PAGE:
The story is this: one token Black character takes one token non-Black, non-white character (in this case, Indian-American) to an old white man who never leaves his perch atop a stool in the back of a billiards room. The old man wants some undisclosed item from a construction site; it may be drugs, it may be counterfeit passports, it may even be about a million of those little plastic troll dolls from the 90s with the funky hair. We simply don’t know.
The old man asks a series of questions regarding the reliability of this Indian-American getaway driver. The driver proves his cred beyond a shadow of a doubt with some weird half-jump hand gesture thing, and the old man laughs. Amazingly, his demands are somehow satisfied.
Then we cut to a garage, where some guy we’ve never seen before explains to this Indian-American character what the least exotic, least obscure sportscar sold in America – the Corvette C7 – has under the hood. “Eet’s a poosh-rod vee-ayyt, maan.” The Indian-American character drives the Black character to the construction site, who tells the driver to leave if he’s out of the car for more than 6 minutes.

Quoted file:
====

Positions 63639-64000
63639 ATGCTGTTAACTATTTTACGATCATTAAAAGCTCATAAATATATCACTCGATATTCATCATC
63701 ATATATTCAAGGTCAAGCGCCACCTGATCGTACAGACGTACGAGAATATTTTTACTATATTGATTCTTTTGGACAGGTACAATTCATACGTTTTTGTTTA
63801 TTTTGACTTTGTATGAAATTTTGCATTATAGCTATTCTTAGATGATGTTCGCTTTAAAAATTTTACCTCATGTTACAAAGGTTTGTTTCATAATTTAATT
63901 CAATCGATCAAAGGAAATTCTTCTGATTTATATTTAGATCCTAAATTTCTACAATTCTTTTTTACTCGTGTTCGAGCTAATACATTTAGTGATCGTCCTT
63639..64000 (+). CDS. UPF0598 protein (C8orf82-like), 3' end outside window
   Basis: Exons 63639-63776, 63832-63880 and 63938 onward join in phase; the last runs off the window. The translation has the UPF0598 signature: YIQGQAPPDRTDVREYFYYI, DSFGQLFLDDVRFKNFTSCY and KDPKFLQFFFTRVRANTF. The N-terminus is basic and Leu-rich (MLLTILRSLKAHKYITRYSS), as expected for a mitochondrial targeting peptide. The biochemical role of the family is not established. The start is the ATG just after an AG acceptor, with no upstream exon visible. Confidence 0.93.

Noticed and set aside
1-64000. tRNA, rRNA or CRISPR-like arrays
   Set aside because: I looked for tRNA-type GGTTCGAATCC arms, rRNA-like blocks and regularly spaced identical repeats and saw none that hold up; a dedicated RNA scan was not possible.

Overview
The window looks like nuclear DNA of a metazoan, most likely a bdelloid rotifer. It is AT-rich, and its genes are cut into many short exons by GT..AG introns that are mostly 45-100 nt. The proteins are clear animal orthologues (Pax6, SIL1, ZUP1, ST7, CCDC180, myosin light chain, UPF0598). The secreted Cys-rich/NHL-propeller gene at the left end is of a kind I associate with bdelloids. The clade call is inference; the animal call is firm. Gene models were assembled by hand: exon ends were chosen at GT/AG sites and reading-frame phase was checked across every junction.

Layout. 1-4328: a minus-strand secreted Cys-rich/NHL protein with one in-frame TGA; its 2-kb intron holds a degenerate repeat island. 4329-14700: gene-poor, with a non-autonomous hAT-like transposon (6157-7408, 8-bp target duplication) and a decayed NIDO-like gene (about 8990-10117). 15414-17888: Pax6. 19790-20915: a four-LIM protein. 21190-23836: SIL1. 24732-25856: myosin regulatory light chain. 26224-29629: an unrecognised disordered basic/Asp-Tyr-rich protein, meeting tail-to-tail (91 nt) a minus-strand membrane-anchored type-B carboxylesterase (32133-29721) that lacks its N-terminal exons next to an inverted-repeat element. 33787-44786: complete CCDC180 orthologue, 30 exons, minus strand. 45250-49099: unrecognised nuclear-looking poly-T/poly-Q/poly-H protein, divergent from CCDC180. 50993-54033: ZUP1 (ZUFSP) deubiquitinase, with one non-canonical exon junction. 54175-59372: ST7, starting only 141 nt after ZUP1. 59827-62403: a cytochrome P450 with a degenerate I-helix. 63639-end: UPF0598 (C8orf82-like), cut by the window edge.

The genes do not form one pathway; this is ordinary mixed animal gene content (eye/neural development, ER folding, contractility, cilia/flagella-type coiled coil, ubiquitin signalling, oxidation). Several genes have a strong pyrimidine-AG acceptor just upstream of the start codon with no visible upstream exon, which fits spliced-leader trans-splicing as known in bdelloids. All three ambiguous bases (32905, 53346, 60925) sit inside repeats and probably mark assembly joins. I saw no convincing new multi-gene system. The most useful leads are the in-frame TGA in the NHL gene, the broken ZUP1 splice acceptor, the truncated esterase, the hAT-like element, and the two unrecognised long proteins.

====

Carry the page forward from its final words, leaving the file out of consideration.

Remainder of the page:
Not 5 minutes; Drive already did that. 6 minutes. It’s original, because shut up.
The Black character does indeed take more than 6 minutes, presumably solving the riddle of how to shoehorn all those effing troll dolls into his backpack, and the getaway driver leaves. Then he has a change of heart, and says “to hell with orders!” and does a 180 to go back and rescue Mr. Troll Doll Man.
This part of the movie is puzzling, because Mr. Troll Doll Man gets stuck between two wood beams trying to leave the half-constructed building, and the two bad guys giving chase – who clearly have a gun – fail to try shooting him. Then the Indian-American driver and the Black theft-perpetrator escape in the Corvette C7, and no car chase ensues because these two bad guys haven’t got a car (do they live on the site?)
The Indian-American character refuses payment for the job; the Corvette is payment enough. Then he drives across a bridge and into everlasting YouTube fame.
Okay, but seriously, the movie is nothing if not well-shot. It lacks the sort of spirited driving that we’d have liked to see, featuring just one smoking, tire-spinning 180 and no car chase, but the car’s soundtrack is superb, as the movie makes the base 6.2 liter LT1 sound mean as hell.
We only wish the movie had been written by M. Night Shyamalan. Then at the end we’d learn that the Corvette was actually a little MG Midget-that-could, the whole time!